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Teaching children well

Young students work with string and cups.

The first edition of the STEM Cubs Summer Camp took place on July 8 at the University of Missouri. Participants had the opportunity to work on engaging hands-on activities, including designing a skateboard ramp, building string phones and developing methods to help small animals safely cross the street. Photo by Amy Parris.

Fostering engagement in the fields of science, technology, engineering and mathematics (STEM) at a young age is key to eventually creating professionals in those fields.

The University of Missouri College of Engineering, School of Information Science and Learning Technologies and the Office of Inclusivity, Diversity and Outreach put together a successful pilot program to engage students from kindergarten through fifth grade.

“We know from research that students tend to disengage from STEM as early as third grade, so it was important to host a camp that would pique their interest while in K-5,” said Tojan Rahhal, Director of Diversity and Outreach Initiatives in the College of Engineering.

The first edition of the STEM Cubs Summer Camp took place on July 8 at the University of Missouri. Participants had the opportunity to work on engaging hands-on activities, including designing a skateboard ramp, building string phones and developing methods to help small animals safely cross the street.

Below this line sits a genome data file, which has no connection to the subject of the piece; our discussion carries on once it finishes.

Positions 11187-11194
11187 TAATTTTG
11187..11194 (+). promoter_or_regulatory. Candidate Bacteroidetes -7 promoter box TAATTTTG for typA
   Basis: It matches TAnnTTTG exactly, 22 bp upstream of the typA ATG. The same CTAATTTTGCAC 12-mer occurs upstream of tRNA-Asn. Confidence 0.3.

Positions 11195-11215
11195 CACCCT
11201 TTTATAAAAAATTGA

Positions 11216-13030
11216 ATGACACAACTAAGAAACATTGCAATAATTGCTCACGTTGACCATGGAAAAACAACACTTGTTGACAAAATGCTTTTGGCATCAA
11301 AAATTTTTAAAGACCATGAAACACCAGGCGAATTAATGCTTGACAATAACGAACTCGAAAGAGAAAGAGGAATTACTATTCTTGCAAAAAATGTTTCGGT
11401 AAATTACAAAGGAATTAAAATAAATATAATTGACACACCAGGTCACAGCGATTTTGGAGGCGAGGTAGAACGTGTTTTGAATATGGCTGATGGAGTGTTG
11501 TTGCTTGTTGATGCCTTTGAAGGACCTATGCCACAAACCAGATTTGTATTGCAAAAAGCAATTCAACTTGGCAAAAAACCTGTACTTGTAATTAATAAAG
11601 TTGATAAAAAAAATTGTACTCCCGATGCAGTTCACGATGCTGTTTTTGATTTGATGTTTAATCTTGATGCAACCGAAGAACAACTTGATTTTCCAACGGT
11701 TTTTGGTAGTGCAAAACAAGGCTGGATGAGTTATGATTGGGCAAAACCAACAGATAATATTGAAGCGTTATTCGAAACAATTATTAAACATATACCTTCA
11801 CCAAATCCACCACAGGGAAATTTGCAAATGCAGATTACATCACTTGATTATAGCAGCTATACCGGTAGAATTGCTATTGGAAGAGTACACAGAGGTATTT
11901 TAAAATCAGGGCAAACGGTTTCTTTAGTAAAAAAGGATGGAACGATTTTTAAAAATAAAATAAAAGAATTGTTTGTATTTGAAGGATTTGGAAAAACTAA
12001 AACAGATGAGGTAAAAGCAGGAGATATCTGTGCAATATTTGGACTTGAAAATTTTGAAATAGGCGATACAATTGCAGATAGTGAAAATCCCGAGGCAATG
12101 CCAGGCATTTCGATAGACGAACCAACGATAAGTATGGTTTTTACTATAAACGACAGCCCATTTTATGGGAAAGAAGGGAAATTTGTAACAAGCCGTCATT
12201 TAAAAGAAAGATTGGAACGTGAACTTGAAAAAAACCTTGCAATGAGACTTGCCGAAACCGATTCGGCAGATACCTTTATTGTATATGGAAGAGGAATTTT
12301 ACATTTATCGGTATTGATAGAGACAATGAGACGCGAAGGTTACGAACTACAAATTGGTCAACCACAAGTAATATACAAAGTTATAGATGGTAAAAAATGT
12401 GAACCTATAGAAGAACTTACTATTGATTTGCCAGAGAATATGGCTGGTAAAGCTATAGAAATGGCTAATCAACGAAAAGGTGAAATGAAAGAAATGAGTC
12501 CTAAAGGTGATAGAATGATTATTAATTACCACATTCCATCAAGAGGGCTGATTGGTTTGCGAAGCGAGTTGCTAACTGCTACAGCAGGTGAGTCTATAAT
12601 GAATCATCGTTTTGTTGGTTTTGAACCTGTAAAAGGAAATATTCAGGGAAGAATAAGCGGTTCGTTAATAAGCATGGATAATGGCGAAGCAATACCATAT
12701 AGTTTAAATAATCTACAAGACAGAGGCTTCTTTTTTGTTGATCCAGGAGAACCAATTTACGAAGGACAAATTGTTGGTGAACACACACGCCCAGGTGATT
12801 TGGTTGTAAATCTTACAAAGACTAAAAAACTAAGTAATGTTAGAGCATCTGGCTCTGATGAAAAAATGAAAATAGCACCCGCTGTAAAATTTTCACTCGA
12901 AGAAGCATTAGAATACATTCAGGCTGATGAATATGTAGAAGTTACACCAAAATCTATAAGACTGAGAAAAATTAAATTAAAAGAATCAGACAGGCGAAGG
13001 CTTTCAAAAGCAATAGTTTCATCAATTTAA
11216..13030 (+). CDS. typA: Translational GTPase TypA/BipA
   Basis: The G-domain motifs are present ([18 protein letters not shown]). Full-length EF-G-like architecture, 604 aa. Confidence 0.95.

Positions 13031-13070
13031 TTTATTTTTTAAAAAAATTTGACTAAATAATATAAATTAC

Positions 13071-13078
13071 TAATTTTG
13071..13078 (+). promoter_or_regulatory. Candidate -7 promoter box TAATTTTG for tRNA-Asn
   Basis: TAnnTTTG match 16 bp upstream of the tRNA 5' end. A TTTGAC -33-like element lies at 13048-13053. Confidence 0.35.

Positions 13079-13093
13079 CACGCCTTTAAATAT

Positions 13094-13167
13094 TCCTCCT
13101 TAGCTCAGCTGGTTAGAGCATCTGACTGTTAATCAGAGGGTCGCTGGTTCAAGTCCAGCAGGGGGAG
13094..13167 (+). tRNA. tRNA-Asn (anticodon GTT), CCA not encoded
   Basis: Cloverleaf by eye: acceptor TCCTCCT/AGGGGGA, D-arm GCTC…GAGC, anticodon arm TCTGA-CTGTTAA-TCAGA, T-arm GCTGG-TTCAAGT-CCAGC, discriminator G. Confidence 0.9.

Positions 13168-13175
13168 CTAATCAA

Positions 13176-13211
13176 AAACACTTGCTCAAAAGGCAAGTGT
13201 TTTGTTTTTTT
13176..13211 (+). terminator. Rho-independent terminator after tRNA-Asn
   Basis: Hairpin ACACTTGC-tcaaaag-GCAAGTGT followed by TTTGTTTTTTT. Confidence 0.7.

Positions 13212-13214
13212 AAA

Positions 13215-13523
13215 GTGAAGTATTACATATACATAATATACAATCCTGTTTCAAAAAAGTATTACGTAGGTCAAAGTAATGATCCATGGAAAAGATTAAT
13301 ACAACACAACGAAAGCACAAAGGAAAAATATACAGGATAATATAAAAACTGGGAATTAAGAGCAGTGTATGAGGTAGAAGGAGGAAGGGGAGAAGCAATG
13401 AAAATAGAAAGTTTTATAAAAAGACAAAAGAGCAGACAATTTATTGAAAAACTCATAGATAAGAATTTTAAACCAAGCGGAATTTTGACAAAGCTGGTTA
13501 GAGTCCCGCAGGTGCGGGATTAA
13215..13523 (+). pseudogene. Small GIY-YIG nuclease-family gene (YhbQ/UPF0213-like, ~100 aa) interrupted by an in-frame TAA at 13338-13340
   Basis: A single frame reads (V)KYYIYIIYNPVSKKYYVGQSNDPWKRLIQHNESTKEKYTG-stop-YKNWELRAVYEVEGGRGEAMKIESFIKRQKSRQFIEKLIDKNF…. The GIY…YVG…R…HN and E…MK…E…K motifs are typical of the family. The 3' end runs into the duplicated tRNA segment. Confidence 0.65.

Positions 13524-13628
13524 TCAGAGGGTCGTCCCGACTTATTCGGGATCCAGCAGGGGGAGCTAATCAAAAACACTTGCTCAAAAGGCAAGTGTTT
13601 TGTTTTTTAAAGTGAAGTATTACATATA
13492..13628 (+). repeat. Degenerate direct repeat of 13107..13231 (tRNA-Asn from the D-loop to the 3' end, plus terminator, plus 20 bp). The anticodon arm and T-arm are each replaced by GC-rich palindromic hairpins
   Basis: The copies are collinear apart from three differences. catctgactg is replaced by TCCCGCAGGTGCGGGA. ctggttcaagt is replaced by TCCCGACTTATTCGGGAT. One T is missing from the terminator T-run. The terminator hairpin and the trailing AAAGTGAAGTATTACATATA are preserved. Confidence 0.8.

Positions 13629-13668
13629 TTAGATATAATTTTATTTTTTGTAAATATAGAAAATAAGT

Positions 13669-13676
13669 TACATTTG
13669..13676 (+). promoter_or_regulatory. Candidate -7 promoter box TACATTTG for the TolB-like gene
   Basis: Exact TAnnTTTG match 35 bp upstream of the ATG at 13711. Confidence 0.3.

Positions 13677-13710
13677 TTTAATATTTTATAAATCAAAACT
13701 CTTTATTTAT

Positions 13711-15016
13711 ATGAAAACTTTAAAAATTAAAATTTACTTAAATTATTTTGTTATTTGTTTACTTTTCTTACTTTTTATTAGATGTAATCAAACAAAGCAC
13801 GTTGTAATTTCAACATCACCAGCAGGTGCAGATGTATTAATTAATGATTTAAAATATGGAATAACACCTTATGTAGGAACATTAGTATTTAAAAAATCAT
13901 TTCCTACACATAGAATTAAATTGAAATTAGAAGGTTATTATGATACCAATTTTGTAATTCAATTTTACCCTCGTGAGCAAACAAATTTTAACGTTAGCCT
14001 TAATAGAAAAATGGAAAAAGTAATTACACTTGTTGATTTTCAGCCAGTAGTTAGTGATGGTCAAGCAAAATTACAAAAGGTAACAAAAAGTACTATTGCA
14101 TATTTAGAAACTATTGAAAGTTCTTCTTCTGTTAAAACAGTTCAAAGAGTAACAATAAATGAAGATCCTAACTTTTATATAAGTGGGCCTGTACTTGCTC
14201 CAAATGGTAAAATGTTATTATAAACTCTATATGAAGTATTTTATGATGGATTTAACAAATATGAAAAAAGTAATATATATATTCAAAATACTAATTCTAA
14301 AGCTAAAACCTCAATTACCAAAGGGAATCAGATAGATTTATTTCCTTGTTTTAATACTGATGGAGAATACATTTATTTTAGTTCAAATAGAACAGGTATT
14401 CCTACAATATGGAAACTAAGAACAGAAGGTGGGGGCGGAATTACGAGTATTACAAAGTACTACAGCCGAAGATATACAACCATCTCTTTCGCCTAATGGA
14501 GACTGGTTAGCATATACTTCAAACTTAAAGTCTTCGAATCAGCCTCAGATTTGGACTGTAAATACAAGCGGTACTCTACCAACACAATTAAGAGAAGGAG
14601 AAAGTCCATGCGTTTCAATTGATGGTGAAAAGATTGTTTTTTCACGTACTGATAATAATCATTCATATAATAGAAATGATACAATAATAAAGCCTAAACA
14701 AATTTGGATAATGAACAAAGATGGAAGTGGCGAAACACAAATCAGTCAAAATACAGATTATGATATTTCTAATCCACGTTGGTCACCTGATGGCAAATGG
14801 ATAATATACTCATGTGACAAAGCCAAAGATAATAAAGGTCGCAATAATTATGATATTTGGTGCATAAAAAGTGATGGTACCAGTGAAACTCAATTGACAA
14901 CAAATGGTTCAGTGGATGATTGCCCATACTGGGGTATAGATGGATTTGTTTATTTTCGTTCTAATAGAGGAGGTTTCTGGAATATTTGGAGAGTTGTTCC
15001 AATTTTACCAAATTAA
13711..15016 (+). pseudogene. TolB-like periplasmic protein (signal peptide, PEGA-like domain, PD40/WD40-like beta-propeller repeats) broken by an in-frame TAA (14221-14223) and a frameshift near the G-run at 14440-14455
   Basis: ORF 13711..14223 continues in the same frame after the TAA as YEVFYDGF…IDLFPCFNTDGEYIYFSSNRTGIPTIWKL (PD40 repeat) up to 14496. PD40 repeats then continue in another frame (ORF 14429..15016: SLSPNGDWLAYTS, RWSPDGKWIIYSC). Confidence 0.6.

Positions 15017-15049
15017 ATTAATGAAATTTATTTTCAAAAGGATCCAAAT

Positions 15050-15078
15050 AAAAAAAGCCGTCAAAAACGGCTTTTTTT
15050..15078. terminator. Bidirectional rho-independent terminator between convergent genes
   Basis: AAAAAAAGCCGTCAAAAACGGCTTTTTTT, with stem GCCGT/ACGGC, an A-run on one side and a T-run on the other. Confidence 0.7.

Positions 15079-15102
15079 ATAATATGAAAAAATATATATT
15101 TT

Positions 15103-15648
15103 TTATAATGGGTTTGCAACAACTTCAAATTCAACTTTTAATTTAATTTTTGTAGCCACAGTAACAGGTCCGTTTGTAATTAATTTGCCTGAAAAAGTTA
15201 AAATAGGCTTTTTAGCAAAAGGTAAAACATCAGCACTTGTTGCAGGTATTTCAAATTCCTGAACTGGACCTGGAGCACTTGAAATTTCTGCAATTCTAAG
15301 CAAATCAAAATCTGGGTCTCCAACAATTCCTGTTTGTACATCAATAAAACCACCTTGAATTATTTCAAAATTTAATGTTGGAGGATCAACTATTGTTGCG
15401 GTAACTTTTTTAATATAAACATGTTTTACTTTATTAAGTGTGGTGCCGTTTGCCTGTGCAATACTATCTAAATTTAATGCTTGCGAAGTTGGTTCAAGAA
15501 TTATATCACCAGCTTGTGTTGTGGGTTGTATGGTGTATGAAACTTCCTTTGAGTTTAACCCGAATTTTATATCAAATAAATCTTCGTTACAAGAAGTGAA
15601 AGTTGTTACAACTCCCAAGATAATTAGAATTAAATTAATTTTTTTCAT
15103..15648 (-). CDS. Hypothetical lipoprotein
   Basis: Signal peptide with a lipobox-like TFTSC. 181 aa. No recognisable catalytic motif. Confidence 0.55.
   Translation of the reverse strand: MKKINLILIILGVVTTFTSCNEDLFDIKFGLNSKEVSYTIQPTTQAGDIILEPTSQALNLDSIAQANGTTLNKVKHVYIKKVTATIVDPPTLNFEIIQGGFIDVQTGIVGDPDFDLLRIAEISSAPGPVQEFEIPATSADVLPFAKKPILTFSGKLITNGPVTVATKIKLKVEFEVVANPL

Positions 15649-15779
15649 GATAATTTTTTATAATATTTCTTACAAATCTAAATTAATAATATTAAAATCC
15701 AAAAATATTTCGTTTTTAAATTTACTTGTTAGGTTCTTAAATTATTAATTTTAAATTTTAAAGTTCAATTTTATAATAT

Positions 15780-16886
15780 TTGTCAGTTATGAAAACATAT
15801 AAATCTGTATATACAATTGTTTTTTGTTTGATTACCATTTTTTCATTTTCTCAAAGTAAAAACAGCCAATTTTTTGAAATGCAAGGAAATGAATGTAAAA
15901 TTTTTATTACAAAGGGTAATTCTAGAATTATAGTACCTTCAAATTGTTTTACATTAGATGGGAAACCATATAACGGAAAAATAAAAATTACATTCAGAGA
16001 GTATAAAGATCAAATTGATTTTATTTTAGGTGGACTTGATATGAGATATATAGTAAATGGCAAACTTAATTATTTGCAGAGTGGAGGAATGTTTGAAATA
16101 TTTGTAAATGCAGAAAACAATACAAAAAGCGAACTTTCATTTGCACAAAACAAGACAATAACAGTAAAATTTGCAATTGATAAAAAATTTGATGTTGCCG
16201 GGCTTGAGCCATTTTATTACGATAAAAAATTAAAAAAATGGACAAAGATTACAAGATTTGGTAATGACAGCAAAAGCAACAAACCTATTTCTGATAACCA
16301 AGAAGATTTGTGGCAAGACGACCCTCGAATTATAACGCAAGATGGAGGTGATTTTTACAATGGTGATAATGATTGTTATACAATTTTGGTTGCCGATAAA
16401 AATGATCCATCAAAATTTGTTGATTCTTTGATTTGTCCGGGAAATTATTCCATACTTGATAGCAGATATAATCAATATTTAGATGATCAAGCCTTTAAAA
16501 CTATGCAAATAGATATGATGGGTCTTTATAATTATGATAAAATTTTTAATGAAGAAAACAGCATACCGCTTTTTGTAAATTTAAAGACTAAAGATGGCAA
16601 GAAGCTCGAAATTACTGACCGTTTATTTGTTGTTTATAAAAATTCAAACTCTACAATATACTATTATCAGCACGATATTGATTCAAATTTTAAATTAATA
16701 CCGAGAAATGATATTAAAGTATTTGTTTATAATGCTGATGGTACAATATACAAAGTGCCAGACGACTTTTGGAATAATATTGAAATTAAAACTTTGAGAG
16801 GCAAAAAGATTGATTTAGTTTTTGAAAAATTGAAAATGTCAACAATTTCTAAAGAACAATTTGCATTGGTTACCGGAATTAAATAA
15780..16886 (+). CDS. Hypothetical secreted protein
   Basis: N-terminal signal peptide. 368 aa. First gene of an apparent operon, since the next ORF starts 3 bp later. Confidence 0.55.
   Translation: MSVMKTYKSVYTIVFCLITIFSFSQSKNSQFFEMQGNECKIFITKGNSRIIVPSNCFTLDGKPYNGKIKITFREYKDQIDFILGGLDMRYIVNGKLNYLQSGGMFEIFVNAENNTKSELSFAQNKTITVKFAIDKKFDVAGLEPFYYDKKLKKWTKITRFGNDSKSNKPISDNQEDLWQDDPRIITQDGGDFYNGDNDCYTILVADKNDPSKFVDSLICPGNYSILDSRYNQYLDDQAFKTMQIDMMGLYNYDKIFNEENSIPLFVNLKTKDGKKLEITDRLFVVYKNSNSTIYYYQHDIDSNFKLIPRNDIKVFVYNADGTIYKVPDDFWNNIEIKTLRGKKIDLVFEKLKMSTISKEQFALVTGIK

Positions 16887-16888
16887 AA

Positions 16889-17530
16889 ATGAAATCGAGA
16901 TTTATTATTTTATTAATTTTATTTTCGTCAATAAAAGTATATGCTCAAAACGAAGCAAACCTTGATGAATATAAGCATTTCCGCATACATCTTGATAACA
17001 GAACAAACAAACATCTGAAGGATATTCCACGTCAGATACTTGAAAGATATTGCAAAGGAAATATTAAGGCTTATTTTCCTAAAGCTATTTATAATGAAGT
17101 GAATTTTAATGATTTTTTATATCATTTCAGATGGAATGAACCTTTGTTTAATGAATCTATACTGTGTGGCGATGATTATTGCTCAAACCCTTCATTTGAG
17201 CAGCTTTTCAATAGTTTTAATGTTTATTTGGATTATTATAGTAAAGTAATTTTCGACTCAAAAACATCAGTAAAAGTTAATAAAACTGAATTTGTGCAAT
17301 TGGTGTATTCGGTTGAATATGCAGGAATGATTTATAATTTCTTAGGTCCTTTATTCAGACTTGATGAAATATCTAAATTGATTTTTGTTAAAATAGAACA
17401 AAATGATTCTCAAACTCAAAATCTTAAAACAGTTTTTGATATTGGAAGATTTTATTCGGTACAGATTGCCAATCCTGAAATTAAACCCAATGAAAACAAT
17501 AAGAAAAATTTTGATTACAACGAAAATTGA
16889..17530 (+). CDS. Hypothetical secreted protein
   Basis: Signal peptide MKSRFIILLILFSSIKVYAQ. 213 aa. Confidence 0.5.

Sessions were led by Johannes Strobel, Professor in the School of Information Science and Learning Technologies, whose areas of expertise include integrated STEM education and assessment and evaluation of STEM education.

The event was hosted by Rahhal, Strobel and Alyssa Liles-Amponsah, Associate Director for K-12 Access and Leadership Development in the Office of Inclusivity, Diversity and Outreach. Additional funding was provided by MU Extension and the ETA Hand2Mind program, which helps educators with hands-on learning opportunities.

A total of 60 participants were selected from a pool of 200 interested applicants for the two half-day sessions. The camp received great interest from traditionally underrepresented groups in STEM, with girls making up half the attendees and traditionally underrepresented minorities totaling 40 percent.

Some of the highlights, according to the campers, were:

  • “the first part when we did the surface and level with Ron the armadillo” – Student in Camp 1, Grades K-2
  • “my favorite part of camp was using the tuning forks in water” – Student in Camp 1, Grades 3-5
  • “DANCE PARTY (breaks)!” – Student in Camp 2, Grades 3-5.

Based on the great success of this pilot, The College of Engineering plans to continue this collaboration to support access to STEM programing and host more STEM Cub camps throughout the year.